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May 25, 1999     The Ortonville Independent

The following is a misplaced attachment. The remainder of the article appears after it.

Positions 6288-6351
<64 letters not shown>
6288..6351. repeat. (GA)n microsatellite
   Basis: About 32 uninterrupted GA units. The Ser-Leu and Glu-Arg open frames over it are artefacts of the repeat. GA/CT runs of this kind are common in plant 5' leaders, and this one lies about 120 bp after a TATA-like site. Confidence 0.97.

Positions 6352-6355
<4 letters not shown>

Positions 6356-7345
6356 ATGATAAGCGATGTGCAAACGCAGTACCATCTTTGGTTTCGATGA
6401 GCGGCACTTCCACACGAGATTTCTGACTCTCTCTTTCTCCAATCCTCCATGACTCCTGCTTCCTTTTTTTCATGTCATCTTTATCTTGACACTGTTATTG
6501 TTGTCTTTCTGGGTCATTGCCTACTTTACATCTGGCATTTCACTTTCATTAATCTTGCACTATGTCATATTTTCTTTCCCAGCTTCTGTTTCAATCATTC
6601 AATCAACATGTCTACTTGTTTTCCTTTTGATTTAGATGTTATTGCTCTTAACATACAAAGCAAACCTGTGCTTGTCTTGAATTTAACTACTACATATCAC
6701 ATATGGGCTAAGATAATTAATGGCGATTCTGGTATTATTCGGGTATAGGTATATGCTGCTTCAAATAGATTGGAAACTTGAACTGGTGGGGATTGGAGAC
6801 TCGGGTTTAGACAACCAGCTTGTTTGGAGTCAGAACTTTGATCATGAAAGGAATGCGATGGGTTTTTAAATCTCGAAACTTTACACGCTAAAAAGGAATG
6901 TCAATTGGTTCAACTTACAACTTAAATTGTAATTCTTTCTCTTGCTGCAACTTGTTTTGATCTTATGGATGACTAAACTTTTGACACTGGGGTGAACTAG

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ville Head Start holds uation ceremonies DIPLOMA is Nikole Stotesbery receiving her Arndt, Nikole is the daughter of Jennifer lie. Ortonville's Head Start Pre- school program held it's annual graduation ceremonies last Tuesday at the Ortonville National Guard Armory. Fifteen graduates took part in the program. The Head Start graduating class is shown above with their instructors. In front, left to right are Ashley Kaiser, Maria Miller, Courtney Meyer, Dylan Koch, Amy Dockter, Shannon Karels, Kara Helgeson and Jackson Zemke. In back left to right are teacher- Vicki Arndt, Destiny Eastman, Tara Freeberg, William Rosenstiel, Nikole Stotesbery, Nathan Nelson, Caleb Tollakson, Christopher Weber, foster grandparent- Jean Ulrich, in back and teacher assistant- Kathy Nelson. The following donated their time, money and/or services to the Head Start program, which are much appreciated by the teachers and families: Ortonville School, Dave Kelzer and the Ortonville Fire Dept., Pizza Ranch, Dr. Winther's Office, Ortonville Post Office, Ortonville Hospital, Lou's Greenhouse, Ortonviile Flower Shop, Watertown Zoo, Doug and Renee McKinney, Harley Helgeson, Lori B's, Bill's Super Valu Plus, Elmer's Drive-In, Ortonville Armory, Big Stone Bowl and Unity Square. school news '.s K-2 will be trip of this 26. They rings Granite, bird exhibit at will finish the Ortonville with your eat at Lake vith screw-on 'child wear his/her Committee the students, who helped ground fund- to ALL to set up part June 1 at et at the at the City :.south end of Is coached by girls softball lack of girls are welcome to Ranch, they will visit the Henrich & Sons cement plant. Sounds like a fun- filled day for them. Wednesday, May 26 Field trip for K-2 to Ortonville & Milbank Thursday, May 27 Last day of school for students Friday, May 28 - Last day of school for teachers June 7 - 11 - Bible School at Trinity June 14 - 25 - Swimming lessons at LqP Valley High MENU Breakfast Monday--Frosted donuts, cheese sticks, apple juice, 1% milk. Tuesday--Assorted cereals, toast, grape-apple juice, 1% milk. Wednesday--French toast sticks, breakfast links, orange juice, 1% milk Thursday--Assorted donuts, cheese slices, apple juice, 1% milk. Lunch Monday--Cheese pizza, lettuce salad, orange slices, apple crisp, skim chocolate milk. TuesdayCook's Choice Wednesday--Hotdogs on bun, nacho chips with cheese sauce, apple and orange slices, 1% milk. Thursday--Ham & cheese subs, cornchips, banana, bread, 1% milk. All practices Scheduled for for Hope Olson Bridal shower set es 3-6 went to on their on Friday. lye Glass and to They Historic nch at Pizza There will be an open house bridal shower honoring Hope Olson, daughter of Lyle and Betty Berglund, bride-to-be of David Bill, at Zion Lutheran Church, Appleton on Thursday, June 3, 1999 at 7 p.m. Save your paper and your bow, put your gift in a paper bag, add a can of food instead, then watch their cupboard overflow ....... HOUSE Rc4n Cutting at LIFETOUOH Lackluster session for rural Minnesota By Rep. Doug Peterson The 1999 legislative session ended schedule on Monday, May 17. And while it certainly did see some posi- tive developments, from the rural per- spective this session was extremely unproductive. Perhaps the great failing was the fact that the farm price crisis was almost completely ignored. While the Legislature did provide emergency farm assistance of $4 an acre - which is a little more than the price of a bushel of beans - we did very little to address the root causes of the price crisis. The House Republican majori- ty seemed unwilling or unable to chal- lenge the trends toward corporate control and corporate concentration in agriculture. In fact, Agriculture Finance Committee Chair Bob Hess called proposals to help farmers get a fair price in an open market "dumb ideas." The picture is somewhat better on taxes - but again, there are flies in the ointment. We passed the largest tax- cut bill in state history - $1.6 billion in permanent income and other tax cuts - and a $1.3 billion one-time sales tax rebate. But an unfairly large share of those cuts and rebates were directed to a tiny fraction of our population - the wealthiest 6 percent of taxpayers, with incomes above $120,000. the permanent income tax cut for a fami- ly earning around $50,000 amounts to about $300, or about $6 a week. And Markets No. 1 Wheat ...................... 2.96 Soybeans ........................... 4.10 Corn ................................... 1.71 May 25, 1998 No. 1 Wheat ...................... 3.60 Soybeans ........................... 5.91 Corn ................................... 2.06 Prairie Five menu Reservations may be made by calling the Senior Center. When requesting a meal call the Senior Center the day prior to eating at 839- 3555 before 5 p.m. Tuesday, May 25 Turkey/Dressing, Mashed Potatoes/Gravy, Peas, Pumpkin Custard, Whole Wheat Bread Wednesday, May 26 Pork Chop, Augratin Potatoes, Wisconsin Blend Vegs., Fruited Jello, Rye Bread Thursday, May 27 Roast Beef Commercial, Mashed Potatoes/Gravy, Candied Carrots, Sherbet, Whole Wheat Bread Friday, May 28 Ham Balls, Baked Potato, Cabbage/Pineapple Sld, Cookie or Bar, Raisin Bread Monday, May 31 Memorial Day Holiday INDEPENDENT WANT ADS PAY Open house for Signe Hans' 81st An open house honoring Signe Hans on her 81sv birthday will be held at the Clinton Memorial Building on Saturday, June 5th from 2to4 p.m. Everyone is invited. No gifts please. Historical Society seeks bicycles If you've got an old bicycle, or an old tricycle, you can help the Big Stone County Historical Society with it's July Special Display. Each month the Society features a different collection, supplied by various people who are willing to loan an item, or a '011ection, for just one month, For instance, recently, Norm Shelsta's shaving mug collection was featured. In July, the Society would like to feature bicycles in honor of the tenth anniversary of The Ride Across Minnesota (TRAM), and it's return to Ortonville as the kick-off city. The Society will display photos from previous TRAM starts, along with a collection of T-shirts from each of the years TRAM started in Ortonville. Any residents that have TRAM memorabilia they would be willing to have on display for one month, can contact the museum at 839-3359, and leave your name and phone number, along with a description of the item. In addition the Society would like to have a general display about biking. They would love to have old bicycles, tricycles, or unicycles on display, on a loan basis. If readers have other collections they are willing to loan for future display, contact LaVerne Docring, at: Big Stone County Historical Society, R2, Box 31, Ortonville, MN 56278, or call 320-839-3359. NEW ARRIVAL... JOE BOXER CLOTHES We have Joe Boxer Shirts, Shorts ............ Orl ..... Pullovers! Ortonville, MN 56278 320-839.3122 Hours: Mon..Fd. 9am-6pm; Sat. 9am-4pm I was deeply disappointed that it took almost five months and four attempts to pass the "immediate" rebate. We provided more state school aid - but not nearly enough to help all the schools that are running into financial problems, cutting programs and increasing class sizes. Higher educa- tion got more money, but student aid was redirected toward high-income students attending private colleges. Why couldn't we redirect aid to peo- ple going to technical college in hopes of finding a better job? This session also saw the reversal of last year's compromise on feedlots. The rules that prevented a single oper- ator from placing thousands of ani- mals in a small area without environ- mental review are being repealed without public comment. The authors the proposal say it will save money for the small hog producer. It sure will - it will put him out of business. The only thing this will do is give an advantage to the mega-producers. Small and mid-sized producers won't be able to compete with corporately financed large feedlots. On issue after issue, It almost seemed like the House Republicans who formed the majority this session were ignoring or penalizing Rural Minnesota. I suppose that's not sur- prising when you realize that the leg- islators hold key committee chair- manships and leadership positions were overwhelmingly from the Twin Cities suburbs. * The Tax Committee chair is from Minnetonka and the Property Tax chair from Edina. * The K-12 education chair is from Bloomington. * The Transportation and Transportation Finance chairs are from Chanhassen and Chaska. * The chief author of the agricul- ture and environment finance bill is from Stillwater! This is precisely the result I was afraid of when these chairmanship appointments were announced at the start of the legislative session. It seems clear that the Republican cau- cus operates by and for the Twin Cities suburbs. They represent dis- tricts with strong economies, plenty of jobs and no farms in crisis. And they don't seem to have much sympathy for people in rural farm communities or Main Street businesses. Meanwhile, the Republicans are trumpeting their success in cutting taxes. Cutting taxes is easy - it's the easiest vote any lawmaker can take. What's more difficult is doing the responsible things that aren't so popu- lar. So far, the House Republican majority proved it can do the easy things. It has not proved it can under- take the more difficult task of identi- fying and meeting the needs of our state, its people and its families. ( ouncil sets public hearing on city office relocat=on Ortonville's City Council set a date for a public hearing on the relocation of the city offices at its regular meet- ing Monday. Following a debate on relocation which has now spanned several months, Councilman George Elliott made the motion, stating, "Let's get this thing done with." Suggestions for relocating to Hilltop, the former Minnwest Bank building, the Masonic Lodge and other buildings now vacant have been suggested in the past months, along with the possibility of building a new facility near Big Stone Lake. The hearing will be held June 21 at 7 p.m. in one of the city's choices fir relocation, the upstairs of the former Masonic Ltxlge building. In other business last Monday night, Roger Bird, who had been appointed real estate consultant for the city recently, updated the council on the purchase of  tract of Otter Tail Power Company s land located west of First Street between County Road 30 (Dike Road) which connects Ottoaville and Big Stone City, SD, and Highway 12. Bird stated Otter Tail is now involved in a voluntary cleanup of the site, and the land must now be remapped and platted, at a cost of between $2,000 and $3,000. Following Bird's presentation, councilman Mike Dorry stated, "What bothers me is they keep saying 'acquiring', but they're actually gonm just give it to us. We should stop doing this and leave them alone for now, or I'm afraid they'll forget the whole thing." Bird stated he will be continuing to work with Otter Tail on acquiring the hand for the city, and will update the council perkxlically. INDEPENDENT WANT ADS PAY Baby shower for Micah, Morgan Manuel An open house baby shower for Micah and Morgan Manuel will be held this Saturday, May 29, 1999 at 10 a.m. at St. Pauls Church in Bellingham. Parents are Kyle and Jessica Manuel of St. Cloud. i WE WILL BE CLOSED Monday, May 31st in honor of MEMORIAL DAY. Have a safe and happy holiday weekend: MINNWEST BANK ORTONVILLE ,,,, MINNV$T SANK CdlOt, 21 SE Second St. * Ortonville, MN 56278 Phone 320-83%2568 MoneyLine 1-888-616-2265 I II Imagine a Hail Insurance Provider Who Understands... The difficult crop production decisions you have made in 1999. The energy and resources you will commit to produce a good crop. ; will dedicate our resources to help ou protect your crop. Call a Farm Credit Services Loan Officer or Insurance Specialist today. Together, we can rise to the challenge. Kathy Behrens Tim Hanson Warren Schoenherr Graceville, MN * 112 E. St. Paul Ave. (320) 748-7294 or (800) 450-7294 Farm Credit Services V At the heart of a growing America= www'farmcredit'clm i 1999 INDEPENDENT Page 9 ville Head Start holds uation ceremonies DIPLOMA is Nikole Stotesbery receiving her Arndt, Nikole is the daughter of Jennifer lie. Ortonville's Head Start Pre- school program held it's annual graduation ceremonies last Tuesday at the Ortonville National Guard Armory. Fifteen graduates took part in the program. The Head Start graduating class is shown above with their instructors. In front, left to right are Ashley Kaiser, Maria Miller, Courtney Meyer, Dylan Koch, Amy Dockter, Shannon Karels, Kara Helgeson and Jackson Zemke. In back left to right are teacher- Vicki Arndt, Destiny Eastman, Tara Freeberg, William Rosenstiel, Nikole Stotesbery, Nathan Nelson, Caleb Tollakson, Christopher Weber, foster grandparent- Jean Ulrich, in back and teacher assistant- Kathy Nelson. The following donated their time, money and/or services to the Head Start program, which are much appreciated by the teachers and families: Ortonville School, Dave Kelzer and the Ortonville Fire Dept., Pizza Ranch, Dr. Winther's Office, Ortonville Post Office, Ortonville Hospital, Lou's Greenhouse, Ortonviile Flower Shop, Watertown Zoo, Doug and Renee McKinney, Harley Helgeson, Lori B's, Bill's Super Valu Plus, Elmer's Drive-In, Ortonville Armory, Big Stone Bowl and Unity Square. school news '.s K-2 will be trip of this 26. They rings Granite, bird exhibit at will finish the Ortonville with your eat at Lake vith screw-on 'child wear his/her Committee the students, who helped ground fund- to ALL to set up part June 1 at et at the at the City :.south end of Is coached by girls softball lack of girls are welcome to Ranch, they will visit the Henrich & Sons cement plant. Sounds like a fun- filled day for them. Wednesday, May 26 Field trip for K-2 to Ortonville & Milbank Thursday, May 27 Last day of school for students Friday, May 28 - Last day of school for teachers June 7 - 11 - Bible School at Trinity June 14 - 25 - Swimming lessons at LqP Valley High MENU Breakfast Monday--Frosted donuts, cheese sticks, apple juice, 1% milk. Tuesday--Assorted cereals, toast, grape-apple juice, 1% milk. Wednesday--French toast sticks, breakfast links, orange juice, 1% milk Thursday--Assorted donuts, cheese slices, apple juice, 1% milk. Lunch Monday--Cheese pizza, lettuce salad, orange slices, apple crisp, skim chocolate milk. TuesdayCook's Choice Wednesday--Hotdogs on bun, nacho chips with cheese sauce, apple and orange slices, 1% milk. Thursday--Ham & cheese subs, cornchips, banana, bread, 1% milk. All practices Scheduled for for Hope Olson Bridal shower set es 3-6 went to on their on Friday. lye Glass and to They Historic nch at Pizza There will be an open house bridal shower honoring Hope Olson, daughter of Lyle and Betty Berglund, bride-to-be of David Bill, at Zion Lutheran Church, Appleton on Thursday, June 3, 1999 at 7 p.m. Save your paper and your bow, put your gift in a paper bag, add a can of food instead, then watch their cupboard overflow ....... HOUSE Rc4n Cutting at LIFETOUOH Lackluster session for rural Minnesota By Rep. Doug Peterson The 1999 legislative session ended schedule on Monday, May 17. And while it certainly did see some posi- tive developments, from the rural per- spective this session was extremely unproductive. Perhaps the great failing was the fact that the farm price crisis was almost completely ignored. While the Legislature did provide emergency farm assistance of $4 an acre - which is a little more than the price of a bushel of beans - we did very little to address the root causes of the price crisis. The House Republican majori- ty seemed unwilling or unable to chal- lenge the trends toward corporate control and corporate concentration in agriculture. In fact, Agriculture Finance Committee Chair Bob Hess called proposals to help farmers get a fair price in an open market "dumb ideas." The picture is somewhat better on taxes - but again, there are flies in the ointment. We passed the largest tax- cut bill in state history - $1.6 billion in permanent income and other tax cuts - and a $1.3 billion one-time sales tax rebate. But an unfairly large share of those cuts and rebates were directed to a tiny fraction of our population - the wealthiest 6 percent of taxpayers, with incomes above $120,000. the permanent income tax cut for a fami- ly earning around $50,000 amounts to about $300, or about $6 a week. And Markets No. 1 Wheat ...................... 2.96 Soybeans ........................... 4.10 Corn ................................... 1.71 May 25, 1998 No. 1 Wheat ...................... 3.60 Soybeans ........................... 5.91 Corn ................................... 2.06 Prairie Five menu Reservations may be made by calling the Senior Center. When requesting a meal call the Senior Center the day prior to eating at 839- 3555 before 5 p.m. Tuesday, May 25 Turkey/Dressing, Mashed Potatoes/Gravy, Peas, Pumpkin Custard, Whole Wheat Bread Wednesday, May 26 Pork Chop, Augratin Potatoes, Wisconsin Blend Vegs., Fruited Jello, Rye Bread Thursday, May 27 Roast Beef Commercial, Mashed Potatoes/Gravy, Candied Carrots, Sherbet, Whole Wheat Bread Friday, May 28 Ham Balls, Baked Potato, Cabbage/Pineapple Sld, Cookie or Bar, Raisin Bread Monday, May 31 Memorial Day Holiday INDEPENDENT WANT ADS PAY Open house for Signe Hans' 81st An open house honoring Signe Hans on her 81sv birthday will be held at the Clinton Memorial Building on Saturday, June 5th from 2to4 p.m. Everyone is invited. No gifts please. Historical Society seeks bicycles If you've got an old bicycle, or an old tricycle, you can help the Big Stone County Historical Society with it's July Special Display. Each month the Society features a different collection, supplied by various people who are willing to loan an item, or a '011ection, for just one month, For instance, recently, Norm Shelsta's shaving mug collection was featured. In July, the Society would like to feature bicycles in honor of the tenth anniversary of The Ride Across Minnesota (TRAM), and it's return to Ortonville as the kick-off city. The Society will display photos from previous TRAM starts, along with a collection of T-shirts from each of the years TRAM started in Ortonville. Any residents that have TRAM memorabilia they would be willing to have on display for one month, can contact the museum at 839-3359, and leave your name and phone number, along with a description of the item. In addition the Society would like to have a general display about biking. They would love to have old bicycles, tricycles, or unicycles on display, on a loan basis. If readers have other collections they are willing to loan for future display, contact LaVerne Docring, at: Big Stone County Historical Society, R2, Box 31, Ortonville, MN 56278, or call 320-839-3359. NEW ARRIVAL... JOE BOXER CLOTHES We have Joe Boxer Shirts, Shorts ............ Orl ..... Pullovers! Ortonville, MN 56278 320-839.3122 Hours: Mon..Fd. 9am-6pm; Sat. 9am-4pm I was deeply disappointed that it took almost five months and four attempts to pass the "immediate" rebate. We provided more state school aid - but not nearly enough to help all the schools that are running into financial problems, cutting programs and increasing class sizes. Higher educa- tion got more money, but student aid was redirected toward high-income students attending private colleges. Why couldn't we redirect aid to peo- ple going to technical college in hopes of finding a better job? This session also saw the reversal of last year's compromise on feedlots. The rules that prevented a single oper- ator from placing thousands of ani- mals in a small area without environ- mental review are being repealed without public comment. The authors the proposal say it will save money for the small hog producer. It sure will - it will put him out of business. The only thing this will do is give an advantage to the mega-producers. Small and mid-sized producers won't be able to compete with corporately financed large feedlots. On issue after issue, It almost seemed like the House Republicans who formed the majority this session were ignoring or penalizing Rural Minnesota. I suppose that's not sur- prising when you realize that the leg- islators hold key committee chair- manships and leadership positions were overwhelmingly from the Twin Cities suburbs. * The Tax Committee chair is from Minnetonka and the Property Tax chair from Edina. * The K-12 education chair is from Bloomington. * The Transportation and Transportation Finance chairs are from Chanhassen and Chaska. * The chief author of the agricul- ture and environment finance bill is from Stillwater! This is precisely the result I was afraid of when these chairmanship appointments were announced at the start of the legislative session. It seems clear that the Republican cau- cus operates by and for the Twin Cities suburbs. They represent dis- tricts with strong economies, plenty of jobs and no farms in crisis. And they don't seem to have much sympathy for people in rural farm communities or Main Street businesses. Meanwhile, the Republicans are trumpeting their success in cutting taxes. Cutting taxes is easy - it's the easiest vote any lawmaker can take. What's more difficult is doing the responsible things that aren't so popu- lar. So far, the House Republican majority proved it can do the easy things. It has not proved it can under- take the more difficult task of identi- fying and meeting the needs of our state, its people and its families. ( ouncil sets public hearing on city office relocat=on Ortonville's City Council set a date for a public hearing on the relocation of the city offices at its regular meet- ing Monday. Following a debate on relocation which has now spanned several months, Councilman George Elliott made the motion, stating, "Let's get this thing done with." Suggestions for relocating to Hilltop, the former Minnwest Bank building, the Masonic Lodge and other buildings now vacant have been suggested in the past months, along with the possibility of building a new facility near Big Stone Lake. The hearing will be held June 21 at 7 p.m. in one of the city's choices fir relocation, the upstairs of the former Masonic Ltxlge building. In other business last Monday night, Roger Bird, who had been appointed real estate consultant for the city recently, updated the council on the purchase of  tract of Otter Tail Power Company s land located west of First Street between County Road 30 (Dike Road) which connects Ottoaville and Big Stone City, SD, and Highway 12. Bird stated Otter Tail is now involved in a voluntary cleanup of the site, and the land must now be remapped and platted, at a cost of between $2,000 and $3,000. Following Bird's presentation, councilman Mike Dorry stated, "What bothers me is they keep saying 'acquiring', but they're actually gonm just give it to us. We should stop doing this and leave them alone for now, or I'm afraid they'll forget the whole thing." Bird stated he will be continuing to work with Otter Tail on acquiring the hand for the city, and will update the council perkxlically. INDEPENDENT WANT ADS PAY Baby shower for Micah, Morgan Manuel An open house baby shower for Micah and Morgan Manuel will be held this Saturday, May 29, 1999 at 10 a.m. at St. Pauls Church in Bellingham. Parents are Kyle and Jessica Manuel of St. Cloud. i WE WILL BE CLOSED Monday, May 31st in honor of MEMORIAL DAY. Have a safe and happy holiday weekend: MINNWEST BANK ORTONVILLE ,,,, MINNV$T SANK CdlOt, 21 SE Second St. * Ortonville, MN 56278 Phone 320-83%2568 MoneyLine 1-888-616-2265 I II Imagine a Hail Insurance Provider Who Understands... The difficult crop production decisions you have made in 1999. The energy and resources you will commit to produce a good crop. ; will dedicate our resources to help ou protect your crop. Call a Farm Credit Services Loan Officer or Insurance Specialist today. Together, we can rise to the challenge. Kathy Behrens Tim Hanson Warren Schoenherr Graceville, MN * 112 E. St. Paul Ave. (320) 748-7294 or (800) 450-7294 Farm Credit Services V At the heart of a growing America= www'farmcredit'clm i 1999 INDEPENDENT Page 9